There is a recent trauma obliquely referenced, and the childrens’ father is pointedly absent. Indeed, its empty spaces, the minimalist decor of the home, and the quietness of the soundtrack combine to make us feel the presence of absence very cleverly: it’s as much a film about what is missing as what is there. The editing is stellar in this regard too, with scenes often cutting on an unanswered question, sometimes literally, sometimes visually as someone looks off camera at something and we never get the reverse shot that tells us what’s there. It’s a film where the ideas are most plentiful and inventive in the micro, rather than the macro.
In fact, it’s the macro picture, the workings of the twists and kinks of the plot, that is probably the least impressive aspect of the movie. You get the impression of the cart leading the horse a little in that Flack and Fiala have so many intelligent filmmaking ideas, they’re content to employ a serviceable plot to hang them on, rather than finding any particular original spin on the story itself. This may lead those of us familiar with the various conventions and twists of modern horror to unlock a few too many of the film’s secrets before we’re quite meant to.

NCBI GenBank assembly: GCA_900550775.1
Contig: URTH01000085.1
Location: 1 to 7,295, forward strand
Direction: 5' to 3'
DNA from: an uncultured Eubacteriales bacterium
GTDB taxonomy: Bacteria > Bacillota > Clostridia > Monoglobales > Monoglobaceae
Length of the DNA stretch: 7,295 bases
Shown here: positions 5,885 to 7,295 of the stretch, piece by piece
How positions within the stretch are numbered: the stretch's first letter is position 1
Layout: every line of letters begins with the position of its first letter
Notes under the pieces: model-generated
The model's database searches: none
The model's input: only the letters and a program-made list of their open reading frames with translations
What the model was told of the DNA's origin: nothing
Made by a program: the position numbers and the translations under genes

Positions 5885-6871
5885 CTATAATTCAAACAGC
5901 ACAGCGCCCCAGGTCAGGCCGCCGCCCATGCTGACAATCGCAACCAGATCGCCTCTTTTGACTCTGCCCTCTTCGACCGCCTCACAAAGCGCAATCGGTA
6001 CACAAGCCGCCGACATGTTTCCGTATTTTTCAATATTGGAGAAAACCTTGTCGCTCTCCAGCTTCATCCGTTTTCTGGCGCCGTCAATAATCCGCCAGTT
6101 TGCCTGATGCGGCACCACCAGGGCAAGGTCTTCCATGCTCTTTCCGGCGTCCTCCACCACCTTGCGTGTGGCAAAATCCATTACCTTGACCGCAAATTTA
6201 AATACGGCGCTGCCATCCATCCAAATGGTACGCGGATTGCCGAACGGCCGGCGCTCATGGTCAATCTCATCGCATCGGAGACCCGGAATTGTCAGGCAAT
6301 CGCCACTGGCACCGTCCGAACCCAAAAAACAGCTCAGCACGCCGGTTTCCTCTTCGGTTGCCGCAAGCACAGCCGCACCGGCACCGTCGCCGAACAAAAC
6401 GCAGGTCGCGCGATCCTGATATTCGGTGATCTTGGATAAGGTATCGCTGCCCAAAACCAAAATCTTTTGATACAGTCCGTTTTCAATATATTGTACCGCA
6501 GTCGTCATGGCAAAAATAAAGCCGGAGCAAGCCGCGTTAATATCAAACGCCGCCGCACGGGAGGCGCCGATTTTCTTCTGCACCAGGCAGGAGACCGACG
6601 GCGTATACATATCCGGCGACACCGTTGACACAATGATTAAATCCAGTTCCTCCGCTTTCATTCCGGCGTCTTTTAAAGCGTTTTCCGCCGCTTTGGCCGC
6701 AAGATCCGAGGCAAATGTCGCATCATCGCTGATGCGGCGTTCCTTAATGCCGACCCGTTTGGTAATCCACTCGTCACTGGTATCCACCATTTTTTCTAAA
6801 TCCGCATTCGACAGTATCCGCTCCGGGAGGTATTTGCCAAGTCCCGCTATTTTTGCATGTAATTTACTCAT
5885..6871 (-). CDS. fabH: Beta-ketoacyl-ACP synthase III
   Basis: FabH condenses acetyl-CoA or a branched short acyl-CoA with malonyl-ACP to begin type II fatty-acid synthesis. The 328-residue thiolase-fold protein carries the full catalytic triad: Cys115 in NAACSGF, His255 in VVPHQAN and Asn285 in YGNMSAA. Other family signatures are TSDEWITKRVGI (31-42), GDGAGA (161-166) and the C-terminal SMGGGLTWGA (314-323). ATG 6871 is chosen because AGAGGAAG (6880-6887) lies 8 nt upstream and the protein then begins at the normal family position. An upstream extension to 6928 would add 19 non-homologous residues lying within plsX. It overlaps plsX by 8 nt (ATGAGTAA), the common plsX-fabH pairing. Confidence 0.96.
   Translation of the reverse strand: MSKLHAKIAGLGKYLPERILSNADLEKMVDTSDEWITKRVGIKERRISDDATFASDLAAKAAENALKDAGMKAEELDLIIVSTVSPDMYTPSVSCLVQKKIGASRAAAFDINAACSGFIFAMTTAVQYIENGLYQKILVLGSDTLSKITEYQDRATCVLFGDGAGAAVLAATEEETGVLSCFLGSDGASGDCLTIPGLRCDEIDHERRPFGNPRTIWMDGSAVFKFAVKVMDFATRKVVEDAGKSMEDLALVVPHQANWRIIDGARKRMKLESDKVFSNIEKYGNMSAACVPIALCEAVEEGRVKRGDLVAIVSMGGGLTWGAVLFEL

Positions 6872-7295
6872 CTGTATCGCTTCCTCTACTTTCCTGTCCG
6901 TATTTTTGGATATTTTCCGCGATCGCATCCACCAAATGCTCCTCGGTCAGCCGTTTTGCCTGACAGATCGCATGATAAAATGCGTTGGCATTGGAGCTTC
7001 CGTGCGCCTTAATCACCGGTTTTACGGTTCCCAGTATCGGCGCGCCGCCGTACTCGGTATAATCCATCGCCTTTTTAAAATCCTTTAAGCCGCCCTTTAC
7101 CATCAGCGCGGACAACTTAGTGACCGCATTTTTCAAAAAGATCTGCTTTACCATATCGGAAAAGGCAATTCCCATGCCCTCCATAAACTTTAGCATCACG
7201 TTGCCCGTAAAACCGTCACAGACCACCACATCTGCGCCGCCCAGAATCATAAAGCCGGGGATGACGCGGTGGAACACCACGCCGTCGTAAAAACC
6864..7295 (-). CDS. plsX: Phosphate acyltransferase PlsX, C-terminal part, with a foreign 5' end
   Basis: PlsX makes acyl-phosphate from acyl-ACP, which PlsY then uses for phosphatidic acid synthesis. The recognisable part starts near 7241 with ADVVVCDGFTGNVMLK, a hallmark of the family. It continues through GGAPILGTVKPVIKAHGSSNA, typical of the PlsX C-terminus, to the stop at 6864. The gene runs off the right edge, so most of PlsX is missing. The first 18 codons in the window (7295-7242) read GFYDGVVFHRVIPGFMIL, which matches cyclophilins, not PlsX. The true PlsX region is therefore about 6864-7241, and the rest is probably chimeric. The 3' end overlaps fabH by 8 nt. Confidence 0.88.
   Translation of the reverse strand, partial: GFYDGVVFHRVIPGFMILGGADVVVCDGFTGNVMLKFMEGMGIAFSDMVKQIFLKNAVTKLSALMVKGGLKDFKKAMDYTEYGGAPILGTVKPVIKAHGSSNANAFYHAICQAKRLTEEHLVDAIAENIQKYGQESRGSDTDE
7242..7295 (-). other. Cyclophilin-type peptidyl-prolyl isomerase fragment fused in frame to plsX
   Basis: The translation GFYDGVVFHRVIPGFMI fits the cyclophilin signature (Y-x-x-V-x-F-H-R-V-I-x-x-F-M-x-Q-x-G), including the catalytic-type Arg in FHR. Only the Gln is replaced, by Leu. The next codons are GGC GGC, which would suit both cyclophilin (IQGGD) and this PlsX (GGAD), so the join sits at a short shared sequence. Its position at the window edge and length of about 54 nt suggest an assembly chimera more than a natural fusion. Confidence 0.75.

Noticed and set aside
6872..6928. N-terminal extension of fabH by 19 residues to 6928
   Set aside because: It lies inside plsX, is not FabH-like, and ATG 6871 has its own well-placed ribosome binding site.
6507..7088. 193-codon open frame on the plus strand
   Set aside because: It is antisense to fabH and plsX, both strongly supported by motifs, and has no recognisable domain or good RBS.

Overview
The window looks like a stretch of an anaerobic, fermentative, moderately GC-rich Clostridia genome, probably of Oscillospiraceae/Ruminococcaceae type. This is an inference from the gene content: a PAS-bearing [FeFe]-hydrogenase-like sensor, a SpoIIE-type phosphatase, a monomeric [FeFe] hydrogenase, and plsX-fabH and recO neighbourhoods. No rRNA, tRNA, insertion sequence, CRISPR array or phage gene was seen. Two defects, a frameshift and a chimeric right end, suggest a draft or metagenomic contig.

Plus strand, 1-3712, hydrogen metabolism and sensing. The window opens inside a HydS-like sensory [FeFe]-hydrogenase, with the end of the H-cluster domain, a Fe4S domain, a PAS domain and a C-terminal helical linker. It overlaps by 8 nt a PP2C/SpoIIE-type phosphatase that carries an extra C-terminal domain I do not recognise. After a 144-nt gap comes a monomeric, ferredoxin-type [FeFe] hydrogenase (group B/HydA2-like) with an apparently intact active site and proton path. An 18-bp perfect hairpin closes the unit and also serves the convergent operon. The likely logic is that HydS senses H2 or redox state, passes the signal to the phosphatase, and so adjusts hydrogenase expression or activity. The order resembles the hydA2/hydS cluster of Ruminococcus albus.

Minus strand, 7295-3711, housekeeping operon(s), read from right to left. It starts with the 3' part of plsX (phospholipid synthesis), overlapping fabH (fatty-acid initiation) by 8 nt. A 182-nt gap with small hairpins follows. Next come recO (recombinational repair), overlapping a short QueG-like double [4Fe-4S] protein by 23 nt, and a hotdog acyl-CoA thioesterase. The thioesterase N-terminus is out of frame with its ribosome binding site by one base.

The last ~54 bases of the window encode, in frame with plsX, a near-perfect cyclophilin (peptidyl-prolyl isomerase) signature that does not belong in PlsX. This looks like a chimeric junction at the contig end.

But what "Goodnight Mommy" perhaps lacks in "gotcha!" surprise, it makes up for in unnerving, elegantly ratcheting creepiness. Deliberately unexplained and unremarked-on ellipses in time keep us disoriented and unmoored from the hard feel of reality. And so the film takes on the quality of a nightmare, but not one of those with monsters and lava and naked public speaking — it’s the kind of nightmare where you’re looking for something you need but you can’t remember what it is, and where, turning a corner, you walk into a wall because you expect a door to be where it isn’t.
It was Haneke, of course, who established the New Austrian Chilliness, with Seidl bringing a dose of dry social satire into the mix, and here Franz and Fiala nudge that aesthetic further along the scale toward genre. While it may not have the ferocious intellectualism of a Haneke film, nor the social agenda of a Seidl, nor the wholly gross-out excess of classic genre horror, this heady stew of references and notions, which borrows elements from haunted house, body dysmorphia, maternal paranoia, and torture porn movies, does have a very similar Austrian vein of ruthlessness running through it. The story simply goes farther than expected, and for the first time, in the finale, after all those cleverly cut scenes that feel like they finish before they’re quite "done," "Goodnight Mommy" delivers one you get to watch all the way through to the bitterest of ends. It’s a high compliment the film’s horror cred to say that you might not want to, though if you’re the right kind of disturbed yourself (guilty!), it might also have you grinning at its sheer audacity. [B]